Malin investors urged to reject executive pay deal

Series of investments in life science companies have been badly received by the market

Kelly Martin, former chief executive of Elan and co-founder of Malin. He left Malin in October last year, receiving a €3.2m exit settlement, compared to the €6.5m to which he was entitled.

Shareholders in Malin Corporation, the Dublin-based life sciences investment firm that's reviewing its strategy in the wake of a share price slump and boardroom shake-up, are being urged by a major advisory firm to reject its executive pay plan at an upcoming meeting.

Institutional Shareholder Services (ISS), which advises large investors on corporate governance matters, has recommended to clients that they vote against Malin’s remuneration report at the company’s annual general meeting (agm) on September 12th.

ISS said that Malin's award last year of restricted stock that are freed up over 23 months to chief executive Adrian Howd and chief financial officer Darragh Lyons is "not in line with local market standards", which expect long-term incentive awards to vest no earlier than three years of being granted.

ISS also said the terms of the company’s executive directors contracts entitling them to severance payments of two years’ salary and twice their prior-year bonus is way out of sync with what investors expect. Termination payments should be no more than 12 months’ salary, it said, citing the UK Corporate Governance Code.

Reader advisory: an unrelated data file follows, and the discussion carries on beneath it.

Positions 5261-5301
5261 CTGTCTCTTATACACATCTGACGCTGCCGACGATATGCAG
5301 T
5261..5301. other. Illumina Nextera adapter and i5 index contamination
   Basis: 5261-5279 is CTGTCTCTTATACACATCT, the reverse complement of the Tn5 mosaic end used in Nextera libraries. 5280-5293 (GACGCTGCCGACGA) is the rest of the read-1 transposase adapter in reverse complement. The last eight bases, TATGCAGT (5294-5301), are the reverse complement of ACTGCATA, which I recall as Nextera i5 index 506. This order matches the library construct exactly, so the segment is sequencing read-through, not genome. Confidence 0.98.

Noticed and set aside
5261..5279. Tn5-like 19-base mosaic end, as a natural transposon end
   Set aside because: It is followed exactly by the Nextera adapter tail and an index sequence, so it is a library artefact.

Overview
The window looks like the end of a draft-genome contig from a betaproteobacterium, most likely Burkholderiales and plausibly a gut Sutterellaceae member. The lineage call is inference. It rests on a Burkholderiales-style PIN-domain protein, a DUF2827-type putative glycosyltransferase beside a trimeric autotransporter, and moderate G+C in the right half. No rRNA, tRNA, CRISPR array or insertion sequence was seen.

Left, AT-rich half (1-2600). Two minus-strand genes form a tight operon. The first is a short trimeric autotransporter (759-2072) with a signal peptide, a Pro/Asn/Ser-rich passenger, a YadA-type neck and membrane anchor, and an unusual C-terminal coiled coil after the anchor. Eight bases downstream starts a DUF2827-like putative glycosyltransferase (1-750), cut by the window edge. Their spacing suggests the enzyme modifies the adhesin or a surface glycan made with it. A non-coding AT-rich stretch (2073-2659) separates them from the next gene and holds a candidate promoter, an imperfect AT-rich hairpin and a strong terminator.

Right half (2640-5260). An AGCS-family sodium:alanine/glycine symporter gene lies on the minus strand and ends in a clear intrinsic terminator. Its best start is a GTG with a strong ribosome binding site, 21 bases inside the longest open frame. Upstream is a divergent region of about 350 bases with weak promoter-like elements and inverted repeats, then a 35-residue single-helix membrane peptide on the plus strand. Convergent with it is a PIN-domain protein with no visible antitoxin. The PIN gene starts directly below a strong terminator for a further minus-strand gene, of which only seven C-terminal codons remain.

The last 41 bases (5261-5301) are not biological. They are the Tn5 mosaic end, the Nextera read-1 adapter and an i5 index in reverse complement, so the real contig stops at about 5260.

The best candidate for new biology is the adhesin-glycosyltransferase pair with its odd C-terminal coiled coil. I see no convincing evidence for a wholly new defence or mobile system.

‘Extensive review’

Malin's chairman of six weeks, Ian Curley, is preparing to update shareholders on an "extensive review of the company's portfolio and strategy" at the agm, as its shares are now wallowing at almost half the group's €10 initial public offering price in March 2015 – and a third of their all-time high – amid market concerns over the group's ability to deliver on its objectives.

Co-founded by Kelly Martin, a former chief executive of pharmaceuticals group Elan, and Elan's one-time general counsel, John Given, Malin's €330 million IPO was backed by UK-based Woodford Investment Management and the Ireland Strategic Investment Fund. However, since then, a series of investments in life science companies have been badly received by the market, while high administration costs and limited communication from the company on its strategy have also irked investors.

While Malin valued its portfolio of investments in life science firms – which range from medical and healthcare apps developer 3D4Medical to injectable drugs company Altan – at €401 million as of the end of December, its market value is currently €236.7 million.

Stepping down

A boardroom shake-up announced in mid-July saw Mr Curley, former chief executive of Ardagh Group and chief financial officer at Smurfit Kappa, become chairman with immediate effect, with directors Owen Hughes, Bob Ingram, Darragh Lyons, Kieran McGowan and Donal O'Connor stepping down from the board. Mr Lyons remains CFO of the company.

The overhaul also saw Malin appoint healthcare executives Jean-Michel Cossery and Rudy Mareel as non-executive directors.

Mr Martin left the company in October last year and a negotiated settlement saw him receive a €3.2 million exit settlement, compared to the €6.5 million to which we had been entitled.

Joe Brennan

Joe Brennan

Joe Brennan is Markets Correspondent of The Irish Times